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II. THE ELEMENTS
 

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1.Action

 
(vi) CHUNKING
 

Chunking is my word for creating a single large development out of a lot of small incidents. It’s something I always look to do.

For example, the separate bits of business I suggested for a duel could be built into a one whole arc of action. Duellist A traps B’s rapier under his armpit and twists, ripping it out of B’s hand; B goes scrabbling to re-gather it, snatches it up just in time; but still takes a terrible cut to the leg, so that he can only fight on half-kneeling.

Not so clichéd? The scrabbling-for sword-on-ground and rolling-aside are absorbed into a larger development, and the larger development at least hasn’t been done a hundred times before.

I guess this is choreography on the other side: not having a knot of action that you need to unfold by stages, but having many bits of action that you turn into a single unfolding.

Here’s an exercise I’ve used in creative writing workshops. I set up a scene, usually borrowed from one of my own books; get everyone to suggest possible developments and bits of business; then work all together to chunk those bits into a single unfolding.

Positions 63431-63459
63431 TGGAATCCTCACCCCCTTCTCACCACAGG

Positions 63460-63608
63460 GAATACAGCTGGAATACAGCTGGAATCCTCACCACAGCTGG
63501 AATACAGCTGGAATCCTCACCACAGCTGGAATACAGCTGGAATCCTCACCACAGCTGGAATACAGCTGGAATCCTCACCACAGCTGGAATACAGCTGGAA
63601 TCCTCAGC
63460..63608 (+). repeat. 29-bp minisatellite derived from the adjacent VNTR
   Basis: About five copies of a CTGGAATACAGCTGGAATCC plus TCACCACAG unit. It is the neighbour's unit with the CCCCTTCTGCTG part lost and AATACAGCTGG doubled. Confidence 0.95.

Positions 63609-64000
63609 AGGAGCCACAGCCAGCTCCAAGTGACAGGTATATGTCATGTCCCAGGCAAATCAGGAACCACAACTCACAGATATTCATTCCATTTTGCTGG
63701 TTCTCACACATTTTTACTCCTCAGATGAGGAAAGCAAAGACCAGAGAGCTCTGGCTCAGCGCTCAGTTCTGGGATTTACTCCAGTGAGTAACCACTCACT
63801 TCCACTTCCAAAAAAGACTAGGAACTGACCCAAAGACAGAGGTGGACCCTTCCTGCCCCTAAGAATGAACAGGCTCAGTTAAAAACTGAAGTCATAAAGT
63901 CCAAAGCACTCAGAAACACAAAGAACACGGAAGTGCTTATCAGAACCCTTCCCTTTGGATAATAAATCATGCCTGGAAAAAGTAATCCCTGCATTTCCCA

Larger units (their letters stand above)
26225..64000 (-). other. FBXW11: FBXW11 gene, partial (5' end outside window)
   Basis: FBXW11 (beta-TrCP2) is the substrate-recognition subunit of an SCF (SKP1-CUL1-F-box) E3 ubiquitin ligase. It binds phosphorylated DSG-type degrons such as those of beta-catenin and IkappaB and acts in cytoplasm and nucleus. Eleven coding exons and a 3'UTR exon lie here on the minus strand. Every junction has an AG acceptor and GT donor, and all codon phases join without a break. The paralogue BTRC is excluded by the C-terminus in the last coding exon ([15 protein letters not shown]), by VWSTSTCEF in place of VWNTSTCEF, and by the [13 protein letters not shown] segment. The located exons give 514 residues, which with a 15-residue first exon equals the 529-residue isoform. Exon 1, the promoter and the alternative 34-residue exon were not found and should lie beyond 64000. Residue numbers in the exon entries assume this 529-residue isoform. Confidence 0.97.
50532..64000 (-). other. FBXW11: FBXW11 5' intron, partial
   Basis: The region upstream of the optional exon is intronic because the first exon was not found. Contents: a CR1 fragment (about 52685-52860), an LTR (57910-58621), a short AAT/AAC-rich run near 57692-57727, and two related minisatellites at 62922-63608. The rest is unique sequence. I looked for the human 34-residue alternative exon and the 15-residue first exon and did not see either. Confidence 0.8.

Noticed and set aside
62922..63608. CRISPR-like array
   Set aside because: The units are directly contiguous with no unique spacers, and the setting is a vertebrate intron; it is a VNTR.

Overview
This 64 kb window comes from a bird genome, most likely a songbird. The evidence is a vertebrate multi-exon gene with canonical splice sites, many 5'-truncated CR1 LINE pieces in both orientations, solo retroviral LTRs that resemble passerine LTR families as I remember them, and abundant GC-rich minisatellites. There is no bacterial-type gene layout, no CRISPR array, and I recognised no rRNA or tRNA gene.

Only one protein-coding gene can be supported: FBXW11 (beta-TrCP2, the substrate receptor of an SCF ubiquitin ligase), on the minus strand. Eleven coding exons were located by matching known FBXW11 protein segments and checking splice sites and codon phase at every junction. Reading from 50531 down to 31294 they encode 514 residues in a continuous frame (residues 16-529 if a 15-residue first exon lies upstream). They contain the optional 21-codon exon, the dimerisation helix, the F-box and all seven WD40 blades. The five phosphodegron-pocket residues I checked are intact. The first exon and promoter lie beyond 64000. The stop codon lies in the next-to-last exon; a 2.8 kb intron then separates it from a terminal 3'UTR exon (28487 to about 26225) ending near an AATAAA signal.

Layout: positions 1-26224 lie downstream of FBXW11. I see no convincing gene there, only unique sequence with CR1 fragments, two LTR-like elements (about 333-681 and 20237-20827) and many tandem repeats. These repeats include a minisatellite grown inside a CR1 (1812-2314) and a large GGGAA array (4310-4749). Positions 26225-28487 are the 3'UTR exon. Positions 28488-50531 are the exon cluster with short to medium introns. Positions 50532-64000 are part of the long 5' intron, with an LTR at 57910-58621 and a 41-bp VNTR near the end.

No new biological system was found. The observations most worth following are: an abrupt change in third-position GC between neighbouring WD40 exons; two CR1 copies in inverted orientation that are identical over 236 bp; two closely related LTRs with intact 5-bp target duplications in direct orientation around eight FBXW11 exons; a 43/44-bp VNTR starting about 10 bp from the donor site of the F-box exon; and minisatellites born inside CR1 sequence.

For example, the ghosts-in-the-bedroom scene in Sassycat, where Rebecca sees flat shapes like shadows approaching, jumps into bed and hides under the sheets. What next?
- the air turns cold
- a mouldering,  musty-earth smell
- the shapes are like black paint running down the bedroom wall
- Rebecca buries her head under her pillows

Just four possibilities, to keep it simple here. Now for the chunking.

Rebecca under the sheets smells a musty-earth smell—what is it?
She peeks out and glimpses something on the wall.
She’s afraid to know what it is, but she has to know too.
She sits up in bed and takes a better look.
It’s the same shapes she saw before, running down the wall like black paint.
Sitting up, she shivers and realises that the air’s become unnaturally cold.
She plunges back under the sheets and buries her head under her pillows.

That’s just one arc of many—others could be as good or better. The general principle is to work ideas together rather than play each to the max on its own.

OTHER ACTION TOPICS

(i) ONE THING AT A TIME

(ii) CHOREOGRAPHY

(iii) SPACES & MEASUREMENTS

(iv) FLASH-IMAGES

(v) STRONG ACTION

(vii) CUT OR SKIM

(viii) SOUNDTRACK EFFECTS

(ix) IMPACT

(x) PREPOSITIONS

Other Elements Topics

2. Setting   

3. Dialogue

4. Thinking Inside         

 

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Richard Harland.